Hemodialysis is the most common method used to treat advanced and permanent kidney failure. Since the 1960s, when hemodialysis first became a practical treatment for kidney failure, we’ve learned much about how to make hemodialysis treatments more effective and minimize side effects. In recent years, more compact and simpler dialysis machines have made home dialysis increasingly attractive. But even with better procedures and equipment, hemodialysis is still a complicated and inconvenient therapy that requires a coordinated effort from your whole health care team, including your nephrologist, dialysis nurse, dialysis technician, dietitian, and social worker. The most important members of your health care team are you and your family. By learning about your treatment, you can work with your health care team to give yourself the best possible results, and you can lead a full, active life.
Hemodialysis requires you to follow a strict treatment schedule, take medications regularly and, usually, make changes in your diet.
Hemodialysis is a serious responsibility, but you don’t have to shoulder it alone. You’ll work closely with your health care team, including a kidney specialist and other professionals with experience managing hemodialysis. You may be able to do hemodialysis at home.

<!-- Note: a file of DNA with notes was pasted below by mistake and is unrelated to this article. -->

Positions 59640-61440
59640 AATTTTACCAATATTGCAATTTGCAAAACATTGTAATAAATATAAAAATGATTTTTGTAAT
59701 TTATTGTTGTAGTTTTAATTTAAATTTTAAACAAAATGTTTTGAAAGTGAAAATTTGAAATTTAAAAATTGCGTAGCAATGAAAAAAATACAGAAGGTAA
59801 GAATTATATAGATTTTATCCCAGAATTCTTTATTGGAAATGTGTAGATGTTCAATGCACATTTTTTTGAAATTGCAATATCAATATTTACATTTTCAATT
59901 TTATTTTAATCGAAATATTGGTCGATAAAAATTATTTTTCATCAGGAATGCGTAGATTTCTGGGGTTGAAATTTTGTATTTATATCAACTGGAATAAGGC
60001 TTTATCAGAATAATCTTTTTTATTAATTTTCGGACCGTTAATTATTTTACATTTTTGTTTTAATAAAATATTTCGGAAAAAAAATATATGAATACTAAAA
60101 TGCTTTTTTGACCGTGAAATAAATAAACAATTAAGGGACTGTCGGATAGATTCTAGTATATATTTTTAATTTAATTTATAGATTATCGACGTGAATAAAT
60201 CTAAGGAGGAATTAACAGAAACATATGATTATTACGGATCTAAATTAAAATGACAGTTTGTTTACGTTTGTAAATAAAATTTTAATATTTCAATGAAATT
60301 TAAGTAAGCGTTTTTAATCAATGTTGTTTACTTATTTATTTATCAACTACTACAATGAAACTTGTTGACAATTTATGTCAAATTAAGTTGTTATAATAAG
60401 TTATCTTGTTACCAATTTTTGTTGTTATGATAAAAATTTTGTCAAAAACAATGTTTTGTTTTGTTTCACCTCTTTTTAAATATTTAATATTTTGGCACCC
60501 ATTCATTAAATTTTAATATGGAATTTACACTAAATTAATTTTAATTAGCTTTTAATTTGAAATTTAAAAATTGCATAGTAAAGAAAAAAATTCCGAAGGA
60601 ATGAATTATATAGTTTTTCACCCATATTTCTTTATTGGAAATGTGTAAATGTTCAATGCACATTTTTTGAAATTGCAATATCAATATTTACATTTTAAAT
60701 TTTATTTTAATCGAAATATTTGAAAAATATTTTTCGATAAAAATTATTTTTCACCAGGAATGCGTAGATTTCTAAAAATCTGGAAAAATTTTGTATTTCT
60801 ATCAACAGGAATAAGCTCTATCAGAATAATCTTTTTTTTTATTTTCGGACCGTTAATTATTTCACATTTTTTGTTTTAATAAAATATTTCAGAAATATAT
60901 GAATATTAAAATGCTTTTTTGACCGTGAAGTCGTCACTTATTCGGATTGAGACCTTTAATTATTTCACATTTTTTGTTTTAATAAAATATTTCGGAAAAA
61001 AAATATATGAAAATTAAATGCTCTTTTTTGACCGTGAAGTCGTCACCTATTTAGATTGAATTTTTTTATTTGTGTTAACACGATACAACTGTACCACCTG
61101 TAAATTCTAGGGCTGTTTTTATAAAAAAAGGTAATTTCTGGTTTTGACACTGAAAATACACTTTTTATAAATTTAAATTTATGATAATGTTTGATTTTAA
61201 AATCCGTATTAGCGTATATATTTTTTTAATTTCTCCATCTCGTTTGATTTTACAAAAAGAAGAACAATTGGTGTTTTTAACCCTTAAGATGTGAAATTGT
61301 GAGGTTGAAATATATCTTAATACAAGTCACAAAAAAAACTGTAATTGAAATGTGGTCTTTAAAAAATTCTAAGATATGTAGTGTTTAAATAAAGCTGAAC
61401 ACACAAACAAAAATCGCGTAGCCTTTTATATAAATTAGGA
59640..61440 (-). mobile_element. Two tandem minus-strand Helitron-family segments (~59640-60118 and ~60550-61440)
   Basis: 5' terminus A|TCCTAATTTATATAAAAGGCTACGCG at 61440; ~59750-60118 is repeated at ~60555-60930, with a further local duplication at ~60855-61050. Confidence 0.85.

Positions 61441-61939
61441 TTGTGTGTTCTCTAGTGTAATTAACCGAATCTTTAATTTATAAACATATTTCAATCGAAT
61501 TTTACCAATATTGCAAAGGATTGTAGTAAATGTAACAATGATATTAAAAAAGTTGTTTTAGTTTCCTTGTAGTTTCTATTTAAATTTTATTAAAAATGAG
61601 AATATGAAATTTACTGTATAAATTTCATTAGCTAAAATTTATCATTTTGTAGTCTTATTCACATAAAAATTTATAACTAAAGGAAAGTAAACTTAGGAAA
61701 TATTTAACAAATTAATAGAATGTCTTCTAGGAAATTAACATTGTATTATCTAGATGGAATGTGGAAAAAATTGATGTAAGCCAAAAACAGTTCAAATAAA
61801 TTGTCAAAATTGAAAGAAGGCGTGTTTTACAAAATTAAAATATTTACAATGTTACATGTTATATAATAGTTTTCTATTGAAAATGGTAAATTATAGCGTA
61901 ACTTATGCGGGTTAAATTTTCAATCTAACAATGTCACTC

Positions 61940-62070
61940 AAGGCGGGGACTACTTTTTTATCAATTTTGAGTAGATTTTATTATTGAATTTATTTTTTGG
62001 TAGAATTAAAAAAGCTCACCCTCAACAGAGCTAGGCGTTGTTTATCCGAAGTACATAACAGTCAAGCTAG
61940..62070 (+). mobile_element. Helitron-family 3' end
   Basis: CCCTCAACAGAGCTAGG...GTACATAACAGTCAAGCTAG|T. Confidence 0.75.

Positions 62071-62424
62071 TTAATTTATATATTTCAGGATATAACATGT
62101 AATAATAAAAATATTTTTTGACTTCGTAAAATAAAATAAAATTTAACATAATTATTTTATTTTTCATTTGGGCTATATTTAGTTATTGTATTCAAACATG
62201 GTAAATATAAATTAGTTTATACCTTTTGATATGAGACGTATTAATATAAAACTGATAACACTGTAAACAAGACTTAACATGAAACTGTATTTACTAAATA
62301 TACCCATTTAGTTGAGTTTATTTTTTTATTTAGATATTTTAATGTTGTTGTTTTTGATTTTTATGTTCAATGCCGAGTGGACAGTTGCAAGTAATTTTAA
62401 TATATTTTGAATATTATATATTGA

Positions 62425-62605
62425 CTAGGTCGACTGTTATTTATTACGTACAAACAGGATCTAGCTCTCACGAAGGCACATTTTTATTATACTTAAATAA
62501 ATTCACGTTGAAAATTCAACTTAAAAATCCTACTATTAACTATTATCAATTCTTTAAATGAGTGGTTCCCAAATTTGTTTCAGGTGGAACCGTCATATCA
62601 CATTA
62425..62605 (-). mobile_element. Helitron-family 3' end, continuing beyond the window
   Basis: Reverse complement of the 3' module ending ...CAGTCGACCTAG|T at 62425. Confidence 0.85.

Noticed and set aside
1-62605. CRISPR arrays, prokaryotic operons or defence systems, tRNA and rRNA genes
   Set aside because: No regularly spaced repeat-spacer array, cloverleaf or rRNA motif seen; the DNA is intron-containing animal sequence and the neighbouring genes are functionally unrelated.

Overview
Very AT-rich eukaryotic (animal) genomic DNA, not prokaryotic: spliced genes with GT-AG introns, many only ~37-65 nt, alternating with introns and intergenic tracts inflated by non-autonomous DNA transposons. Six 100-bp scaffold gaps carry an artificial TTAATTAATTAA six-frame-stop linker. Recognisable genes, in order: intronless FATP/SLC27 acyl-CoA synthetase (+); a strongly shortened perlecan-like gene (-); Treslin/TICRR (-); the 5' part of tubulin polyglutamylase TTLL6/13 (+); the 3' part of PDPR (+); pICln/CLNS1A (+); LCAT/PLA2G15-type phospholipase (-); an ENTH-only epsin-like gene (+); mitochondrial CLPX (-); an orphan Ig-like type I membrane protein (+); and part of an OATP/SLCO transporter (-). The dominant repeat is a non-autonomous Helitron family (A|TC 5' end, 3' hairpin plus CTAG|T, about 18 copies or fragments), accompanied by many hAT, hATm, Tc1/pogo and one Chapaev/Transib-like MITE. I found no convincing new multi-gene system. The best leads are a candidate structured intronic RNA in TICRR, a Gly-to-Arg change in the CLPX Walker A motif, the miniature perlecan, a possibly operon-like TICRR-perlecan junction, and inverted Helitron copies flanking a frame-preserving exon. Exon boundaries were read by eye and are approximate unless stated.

How does hemodialysis work?
In hemodialysis, a dialysis machine and a special filter called an artificial kidney, or a dialyzer, are used to clean your blood. To get your blood into the dialyzer, the doctor needs to make an access, or entrance, into your blood vessels. This is done with minor surgery, usually to your arm.
Can dialysis cure my kidney disease?
In some cases of sudden or acute kidney failure, dialysis may only be needed for a short time until the kidneys get better. However, when chronic kidney disease progresses to kidney failure over time, your kidneys do not get better and you will need dialysis for the rest of your life unless you are able to receive a kidney transplant.
Risks of Hemodialysis
Most complications that occur during dialysis can be prevented or easily managed if you are monitored carefully during each dialysis session. Possible complications may include:
Low blood pressure (hypotension). This is the most common complication of hemodialysis. It is seen more often in women and in people older than 60.
Muscle cramps. If cramps occur, they usually happen in the last half of a dialysis session.
Irregular heartbeat (arrhythmia).
Nausea, vomiting, headache, or confusion (dialysis disequilibrium).
Infection, especially if a central venous access catheter is used for hemodialysis.
Blood clot (thrombus) formation in the venous access catheter.
Technical complications, such as trapped air (embolus) in the dialysis tube.
Long-term complications of dialysis may include:
Inadequate filtering of waste products (hemodialysis inadequacy).
Blood clot (thrombus) formation in the dialysis graft or fistula.
Cardiovascular disease (heart disease, blood vessel disease, or stroke).